Quanta & Photons

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Quanta & Photons

Postby juleschang16 » Sun Oct 07, 2018 6:30 pm

Can someone explain the key concept of "equations in quantum mechanics have variables that are quantized or discrete". What is the difference between quantized and discrete?

Becky Belisle 1A
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Re: Quanta & Photons

Postby Becky Belisle 1A » Sun Oct 07, 2018 6:41 pm

I think when it says "quantized or discrete" that discrete is just serving as a definition or qualifier for the word quantized. The difference between them is not the main point. When values are quantized they become discrete.

Laura Gong 3H
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Re: Quanta & Photons

Postby Laura Gong 3H » Mon Oct 08, 2018 1:34 pm

Quantized and discrete are intended to have the same definition here. It just means that the variables in a system has a only a number of distinct values it can be. For example, when we talk about principle energy levels, n, n can only equal to 1, 2, 3 or 4--never 1.2 or 2.4234, etc.

Dimitri Speron 1C
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Re: Quanta & Photons

Postby Dimitri Speron 1C » Mon Oct 08, 2018 4:08 pm

It is meant to draw notice to the fact that numbers in quantum equations cannot be "anything" like in a lot of classical mechanics situations. In lecture he used the example F= ma can have pretty much any number for each of those values, whereas in a quantum equation some variables will only be able to have specific values. (like 1,2,3,4...)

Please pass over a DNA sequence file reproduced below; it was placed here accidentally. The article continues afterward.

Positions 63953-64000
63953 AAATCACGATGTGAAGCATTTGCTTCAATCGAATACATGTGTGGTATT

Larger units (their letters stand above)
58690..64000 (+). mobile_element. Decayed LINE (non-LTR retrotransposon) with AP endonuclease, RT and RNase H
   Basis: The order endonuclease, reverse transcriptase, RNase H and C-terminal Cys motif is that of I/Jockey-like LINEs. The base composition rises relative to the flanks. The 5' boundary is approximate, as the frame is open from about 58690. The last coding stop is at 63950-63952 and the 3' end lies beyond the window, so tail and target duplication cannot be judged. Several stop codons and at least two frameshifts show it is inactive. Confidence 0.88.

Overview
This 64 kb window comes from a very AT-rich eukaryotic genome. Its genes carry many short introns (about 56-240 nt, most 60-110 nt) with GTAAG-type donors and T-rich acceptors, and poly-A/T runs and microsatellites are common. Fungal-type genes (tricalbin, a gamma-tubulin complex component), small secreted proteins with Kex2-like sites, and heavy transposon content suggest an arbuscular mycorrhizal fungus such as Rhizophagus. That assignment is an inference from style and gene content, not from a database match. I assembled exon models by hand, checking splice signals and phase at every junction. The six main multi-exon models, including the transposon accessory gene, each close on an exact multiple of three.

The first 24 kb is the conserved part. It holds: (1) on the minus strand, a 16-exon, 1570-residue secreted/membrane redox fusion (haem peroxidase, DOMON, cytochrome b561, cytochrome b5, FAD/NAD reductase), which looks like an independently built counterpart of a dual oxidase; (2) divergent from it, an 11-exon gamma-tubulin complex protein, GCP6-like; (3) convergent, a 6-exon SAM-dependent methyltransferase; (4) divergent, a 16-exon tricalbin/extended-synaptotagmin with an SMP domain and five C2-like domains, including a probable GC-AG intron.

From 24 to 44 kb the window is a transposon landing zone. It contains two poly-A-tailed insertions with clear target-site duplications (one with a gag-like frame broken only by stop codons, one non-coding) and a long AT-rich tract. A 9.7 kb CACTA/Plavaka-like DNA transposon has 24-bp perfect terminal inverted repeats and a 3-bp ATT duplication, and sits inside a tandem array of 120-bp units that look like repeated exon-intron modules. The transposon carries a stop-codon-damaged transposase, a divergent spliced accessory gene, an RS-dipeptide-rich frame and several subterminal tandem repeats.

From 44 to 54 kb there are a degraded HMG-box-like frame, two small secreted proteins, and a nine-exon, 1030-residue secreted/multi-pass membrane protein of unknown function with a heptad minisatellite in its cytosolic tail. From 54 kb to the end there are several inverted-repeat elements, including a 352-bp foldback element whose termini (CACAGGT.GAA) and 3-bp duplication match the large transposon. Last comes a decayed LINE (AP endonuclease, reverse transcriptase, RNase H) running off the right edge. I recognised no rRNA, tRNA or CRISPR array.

Andrew Lam 3B
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Re: Quanta & Photons

Postby Andrew Lam 3B » Mon Oct 08, 2018 4:27 pm

In essence, you can never have light that strikes in 1.2 photons, 5.64 photons, etc. The particle nature of light only travels in whole number of "packets".

Nathan Tran 4K
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Re: Quanta & Photons

Postby Nathan Tran 4K » Mon Oct 08, 2018 5:18 pm

Doctor Lavelle used a very pertinent example of a water faucet in his discussion of the difference between discrete and quanta variables. Essentially, the holistic view of water exiting a water faucet is comparable to a discrete value because water is seen as continuously flowing. An example of this would be water traveling at a rate of 10 gallons per minute for 10 minutes; the rate is continuous. At a certain point, there were 5.4982097 gallons of water assuming the tub holding the water started at 0 gallons. However, if we scrutinize water on a molecular level, we see that water is really just comprised of water molecules. Water travels one water molecule at a time with no values in between because this would physically be impossible. This is comparable to a quanta variable. A helpful hint is that quanta means "quantity" and quantity should evoke a sense of whole numbers.

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